Swatter ups odds in battle with fly

Published 12:00 am Wednesday, June 30, 2010

“There’s a fly in this kitchen,” I said, as the pesky insect breezed by my face for the fourth or fifth time in the past few minutes. “Not only that, it’s a nasty green fly,” I added. This had gone on long enough. I had taken a swipe at it with a newspaper several times and missed. It was apparently enjoying this little foray inches from my nose because it kept coming back. Right then, though, it had winged its way out of sight.

I threw aside the newspaper, rushed out to the sun porch, grabbed my super-duper, oversized, yellow plastic fly swatter (compliments of a pest control company), and put it at my side. Just about time I got absorbed in the article I was trying to read, the persistent nuisance made another pass by my face. It whizzed through at such a speed that I wondered if I’d felt a little breeze generated by its wings. Keeping my eyes on its erratic flight, I saw it land on my stove, and then take off again. This time it set down on the kitchen window glass behind the blinds. Ah, ha. It was playing hide and seek with me. I waited, weapon poised. After it spent a few seconds exploring the window glass, it sailed off onto my electric can opener near the kitchen sink. I moved in a little closer, took aim…, and missed.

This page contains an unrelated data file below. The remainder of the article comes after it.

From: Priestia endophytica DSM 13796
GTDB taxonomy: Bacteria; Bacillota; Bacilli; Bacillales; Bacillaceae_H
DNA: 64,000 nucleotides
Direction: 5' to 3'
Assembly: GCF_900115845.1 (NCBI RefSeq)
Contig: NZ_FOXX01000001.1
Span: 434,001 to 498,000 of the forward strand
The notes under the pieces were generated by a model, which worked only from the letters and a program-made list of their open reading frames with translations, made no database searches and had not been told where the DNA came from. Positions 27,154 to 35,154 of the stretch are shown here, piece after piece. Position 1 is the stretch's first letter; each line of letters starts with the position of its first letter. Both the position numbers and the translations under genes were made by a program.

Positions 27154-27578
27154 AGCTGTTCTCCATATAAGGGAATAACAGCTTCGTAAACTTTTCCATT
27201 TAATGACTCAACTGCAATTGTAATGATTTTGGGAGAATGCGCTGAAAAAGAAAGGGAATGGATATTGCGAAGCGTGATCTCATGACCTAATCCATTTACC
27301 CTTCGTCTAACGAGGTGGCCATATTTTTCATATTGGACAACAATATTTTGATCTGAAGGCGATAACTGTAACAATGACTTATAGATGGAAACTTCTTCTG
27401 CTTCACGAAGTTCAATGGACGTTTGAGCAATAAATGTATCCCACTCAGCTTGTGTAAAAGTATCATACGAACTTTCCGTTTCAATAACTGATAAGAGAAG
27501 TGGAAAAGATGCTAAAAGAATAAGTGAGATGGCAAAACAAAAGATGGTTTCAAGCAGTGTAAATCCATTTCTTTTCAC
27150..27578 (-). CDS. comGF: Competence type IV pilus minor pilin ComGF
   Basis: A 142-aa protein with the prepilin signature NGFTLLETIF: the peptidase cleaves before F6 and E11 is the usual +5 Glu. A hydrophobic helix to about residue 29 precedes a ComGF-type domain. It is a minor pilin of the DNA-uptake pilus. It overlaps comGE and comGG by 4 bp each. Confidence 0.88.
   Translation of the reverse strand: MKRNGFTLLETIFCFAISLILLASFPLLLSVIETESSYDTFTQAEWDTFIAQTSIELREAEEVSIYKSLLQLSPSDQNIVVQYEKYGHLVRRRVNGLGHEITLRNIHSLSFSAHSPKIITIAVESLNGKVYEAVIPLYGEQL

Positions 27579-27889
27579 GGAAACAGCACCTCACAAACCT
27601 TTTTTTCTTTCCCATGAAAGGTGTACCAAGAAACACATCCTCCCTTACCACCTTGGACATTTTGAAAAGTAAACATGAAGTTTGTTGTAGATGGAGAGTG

OK, so my aim was off, even with a king-sized weapon. As my tiny prey whirled over the kitchen again, I remembered something I had read about flies: They have compound eyes composed of thousands of individual lenses and are very sensitive to movement. Even though those eyes have poor image resolution, they possess a very large view angle and can detect fast movement. I realized that my uninvited kitchen visitor had seen my raised hand with the big yellow swatter through numerous lenses in its eyes. Nevertheless, I wasn’t giving up. I had no intention of allowing it to walk around on the fresh fruit centerpiece on my kitchen table or scatter its germs anywhere else in the house. It had to go.

It had winged its way out of sight again, but its return was eminent. Swatter in hand, I searched the kitchen. It appeared suddenly, from where I didn’t know, but there it was. It made a smooth landing on a dishtowel rack. I moved closer, raised the yellow swatter one more time, and struck with a mighty blow. Bingo! The victim fell to the floor, injured, but not fatally. I administered the final blow, scooped it up with the swatter, and dropped the remains in the garbage.

After all that evasion and pursuit, I felt a slight twinge of sadness as I dumped that poor dead fly in my kitchen garbage. It had proven a worthy enemy with all those lenses functioning, but I emerged the victor thanks to my yellow super-duper fly swatter.